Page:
E-books have a place in our lives, but as popular as digital media has become for news publishing, people still love to own physical books. According to the Association of American Publishers’ 2019 annual report, last year sales of print books totaled $22.6 billion and e-books sales totaled $2.04 billion.
While the numbers sort of surprised me, I understand why people love to own physical books. Readers have an innate emotional and sensory experience with a physical book that e-books cannot match.
Physical books build memories and relationships. A book on an appropriate topic given to commemorate a life event makes a thoughtful gift that will remind the recipient of the day and the giver for years to come. When I pick up an old book with a personal note and the date written on the inside of the cover, I feel a wash of fondness for the person who gave it to me. Physical books build bonds between adults and children too. There is nothing quite like having a child sit in your lap and turn the pages as you read a story together, taking time to run your fingers over pretty pictures and enjoy how the illustrations compliment the story or relate to your own lives.
Coffee table books, lush with beautiful photographs, are as much a piece of home decor as a lamp or figurine. The books displayed in a home make a statement about the people living there and help them enjoy their passions.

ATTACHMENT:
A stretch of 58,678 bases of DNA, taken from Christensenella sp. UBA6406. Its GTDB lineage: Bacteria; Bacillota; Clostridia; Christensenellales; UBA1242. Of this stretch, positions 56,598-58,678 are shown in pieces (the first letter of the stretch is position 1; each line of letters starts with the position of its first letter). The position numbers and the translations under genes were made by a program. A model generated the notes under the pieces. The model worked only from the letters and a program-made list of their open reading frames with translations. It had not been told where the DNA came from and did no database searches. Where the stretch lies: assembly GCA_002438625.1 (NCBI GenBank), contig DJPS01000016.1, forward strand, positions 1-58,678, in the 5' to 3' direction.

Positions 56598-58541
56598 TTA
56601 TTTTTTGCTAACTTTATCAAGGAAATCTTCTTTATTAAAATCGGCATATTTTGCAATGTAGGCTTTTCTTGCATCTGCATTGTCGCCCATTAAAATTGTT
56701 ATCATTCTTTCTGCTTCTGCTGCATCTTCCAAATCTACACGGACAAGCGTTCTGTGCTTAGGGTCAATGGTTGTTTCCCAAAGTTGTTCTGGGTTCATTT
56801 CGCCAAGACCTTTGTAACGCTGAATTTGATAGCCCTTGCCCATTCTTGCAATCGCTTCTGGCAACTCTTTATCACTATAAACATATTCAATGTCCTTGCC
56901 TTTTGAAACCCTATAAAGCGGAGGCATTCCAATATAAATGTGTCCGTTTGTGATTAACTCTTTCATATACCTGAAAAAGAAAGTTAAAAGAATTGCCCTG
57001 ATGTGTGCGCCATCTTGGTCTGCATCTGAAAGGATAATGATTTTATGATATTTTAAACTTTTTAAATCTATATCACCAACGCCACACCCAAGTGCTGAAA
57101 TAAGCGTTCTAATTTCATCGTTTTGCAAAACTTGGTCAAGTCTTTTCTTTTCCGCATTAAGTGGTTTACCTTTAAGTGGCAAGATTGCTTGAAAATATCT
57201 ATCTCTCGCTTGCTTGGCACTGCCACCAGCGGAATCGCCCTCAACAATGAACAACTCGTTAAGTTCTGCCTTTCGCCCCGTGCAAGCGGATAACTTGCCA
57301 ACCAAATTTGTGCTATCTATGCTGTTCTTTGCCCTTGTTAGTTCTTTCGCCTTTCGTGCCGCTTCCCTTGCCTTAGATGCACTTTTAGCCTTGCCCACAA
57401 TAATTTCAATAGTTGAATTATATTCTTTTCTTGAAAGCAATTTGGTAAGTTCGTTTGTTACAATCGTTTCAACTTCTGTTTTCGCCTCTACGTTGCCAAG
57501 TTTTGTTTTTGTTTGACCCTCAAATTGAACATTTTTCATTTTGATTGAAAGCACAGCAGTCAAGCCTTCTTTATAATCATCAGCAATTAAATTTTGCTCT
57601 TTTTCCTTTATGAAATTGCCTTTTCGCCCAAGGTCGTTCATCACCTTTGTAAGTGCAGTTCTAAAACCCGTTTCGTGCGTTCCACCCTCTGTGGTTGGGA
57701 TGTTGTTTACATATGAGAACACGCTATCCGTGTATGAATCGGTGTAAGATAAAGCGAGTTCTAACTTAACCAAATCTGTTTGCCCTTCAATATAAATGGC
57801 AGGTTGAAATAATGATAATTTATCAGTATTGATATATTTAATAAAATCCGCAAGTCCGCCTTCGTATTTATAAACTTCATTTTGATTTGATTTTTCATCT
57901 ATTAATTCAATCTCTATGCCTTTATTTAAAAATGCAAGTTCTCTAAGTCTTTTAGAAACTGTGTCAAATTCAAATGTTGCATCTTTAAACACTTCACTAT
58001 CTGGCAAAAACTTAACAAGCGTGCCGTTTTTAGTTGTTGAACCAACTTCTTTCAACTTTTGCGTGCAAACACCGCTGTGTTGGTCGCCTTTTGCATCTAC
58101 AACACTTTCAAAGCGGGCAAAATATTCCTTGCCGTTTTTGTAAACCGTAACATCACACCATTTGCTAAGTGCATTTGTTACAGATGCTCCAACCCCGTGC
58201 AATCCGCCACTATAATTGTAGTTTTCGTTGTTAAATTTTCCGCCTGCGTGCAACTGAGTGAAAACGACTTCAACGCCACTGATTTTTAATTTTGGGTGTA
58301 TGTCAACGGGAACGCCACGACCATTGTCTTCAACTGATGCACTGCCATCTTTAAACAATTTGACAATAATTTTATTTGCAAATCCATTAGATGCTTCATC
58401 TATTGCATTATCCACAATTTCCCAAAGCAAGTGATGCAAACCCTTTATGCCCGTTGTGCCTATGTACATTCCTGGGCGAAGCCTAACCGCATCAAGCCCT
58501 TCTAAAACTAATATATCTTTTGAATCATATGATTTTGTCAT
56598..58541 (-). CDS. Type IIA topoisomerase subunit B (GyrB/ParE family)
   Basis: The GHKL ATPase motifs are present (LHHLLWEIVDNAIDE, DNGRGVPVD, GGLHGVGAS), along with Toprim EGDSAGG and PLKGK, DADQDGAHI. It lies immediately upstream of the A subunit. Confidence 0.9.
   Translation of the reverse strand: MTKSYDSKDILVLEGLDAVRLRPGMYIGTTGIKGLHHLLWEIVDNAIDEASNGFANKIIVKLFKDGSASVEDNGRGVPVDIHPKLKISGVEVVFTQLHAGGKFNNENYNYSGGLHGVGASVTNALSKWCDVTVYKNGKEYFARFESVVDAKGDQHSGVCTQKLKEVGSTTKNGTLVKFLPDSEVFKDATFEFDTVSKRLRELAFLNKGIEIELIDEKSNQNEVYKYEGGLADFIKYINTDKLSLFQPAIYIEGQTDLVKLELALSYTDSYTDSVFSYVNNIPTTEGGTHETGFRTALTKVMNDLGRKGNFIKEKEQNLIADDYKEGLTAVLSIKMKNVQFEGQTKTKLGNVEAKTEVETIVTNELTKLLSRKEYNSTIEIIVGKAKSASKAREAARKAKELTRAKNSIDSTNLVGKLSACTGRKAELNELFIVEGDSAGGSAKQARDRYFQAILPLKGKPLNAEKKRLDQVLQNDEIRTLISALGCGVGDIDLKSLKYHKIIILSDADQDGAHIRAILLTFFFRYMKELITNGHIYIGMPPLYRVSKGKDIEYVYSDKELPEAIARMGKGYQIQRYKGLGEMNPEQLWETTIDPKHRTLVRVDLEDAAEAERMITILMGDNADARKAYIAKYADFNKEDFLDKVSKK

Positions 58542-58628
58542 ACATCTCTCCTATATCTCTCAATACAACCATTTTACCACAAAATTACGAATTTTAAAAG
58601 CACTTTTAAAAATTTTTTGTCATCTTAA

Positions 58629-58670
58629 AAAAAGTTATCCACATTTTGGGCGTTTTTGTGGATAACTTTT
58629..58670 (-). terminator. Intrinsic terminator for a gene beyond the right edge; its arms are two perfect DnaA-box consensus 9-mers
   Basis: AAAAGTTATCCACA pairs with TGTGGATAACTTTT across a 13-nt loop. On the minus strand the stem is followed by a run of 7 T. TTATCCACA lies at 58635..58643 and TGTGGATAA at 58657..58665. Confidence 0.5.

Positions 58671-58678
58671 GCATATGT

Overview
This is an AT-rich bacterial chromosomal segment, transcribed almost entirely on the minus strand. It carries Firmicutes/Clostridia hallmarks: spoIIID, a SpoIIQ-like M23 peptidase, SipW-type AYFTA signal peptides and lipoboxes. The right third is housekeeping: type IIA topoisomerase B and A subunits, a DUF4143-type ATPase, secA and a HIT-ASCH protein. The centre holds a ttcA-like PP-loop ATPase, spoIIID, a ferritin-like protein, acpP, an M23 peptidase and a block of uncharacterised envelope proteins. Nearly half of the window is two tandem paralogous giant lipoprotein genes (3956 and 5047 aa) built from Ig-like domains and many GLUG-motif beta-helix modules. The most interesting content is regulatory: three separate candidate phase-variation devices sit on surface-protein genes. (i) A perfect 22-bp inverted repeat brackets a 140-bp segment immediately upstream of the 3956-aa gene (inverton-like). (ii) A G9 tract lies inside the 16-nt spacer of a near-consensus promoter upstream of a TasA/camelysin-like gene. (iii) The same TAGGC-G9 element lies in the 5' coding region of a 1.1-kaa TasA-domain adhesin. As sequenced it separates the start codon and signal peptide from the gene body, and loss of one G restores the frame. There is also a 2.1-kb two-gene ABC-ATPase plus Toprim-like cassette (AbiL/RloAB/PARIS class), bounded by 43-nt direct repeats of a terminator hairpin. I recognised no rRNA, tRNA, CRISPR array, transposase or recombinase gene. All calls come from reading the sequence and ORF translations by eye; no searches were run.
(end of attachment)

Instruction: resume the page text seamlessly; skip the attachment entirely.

The physical nature of printed books offer more flexibility. You can loan a printed book to a friend, but an e-book can only be used on your account so you can't lend it unless you care to share your account credentials. Print books also provide more flexibility for adding your own notations. You can jot notes in the margins, and use symbols and drawings on paper. The ability to notate is very limited in an e-book where you can only highlight lines, bookmark pages, and add some notes.
In an era when so much of life is lived through a screen, a physical book is a break from cold technology and some of it's effects on our health. Numerous studies have found that reading an e-book before bedtime decreases the production of melatonin, a hormone that helps a person sleep. Melatonin signals are sent through the brain in response to darkness. According to Frisca Yan-Go, who served as director of the UCLA Sleep Disorders Center in Santa Monica California, light-emitting devices tell the brain to stay alert.
There have also been studies demonstrating that reading on paper instead of an electronic screen is better for memory retention and focus. Anne Mangen, a Norwegian scholar, tested students on their recall and comprehension of a short story read on paper versus the story read on an electronic device.The students who read e-books did not do as well on the tests. Kate Garland, a lecturer in psychology at the University of Leicester in England, conducted a study in which psychology students read economics information over the two formats. The study revealed two differences. First, more repetition was required with computer reading to understand and retain the same information. Second, the physical book readers seemed to digest the material more fully. It took more time and more repeated testing for the electronic readers to know the material.
All of these points don't mean that I am unappreciative of the benefits of technology. I simply also enjoy the benefits of the written word on paper. Apparently the majority of other folks feel that way too.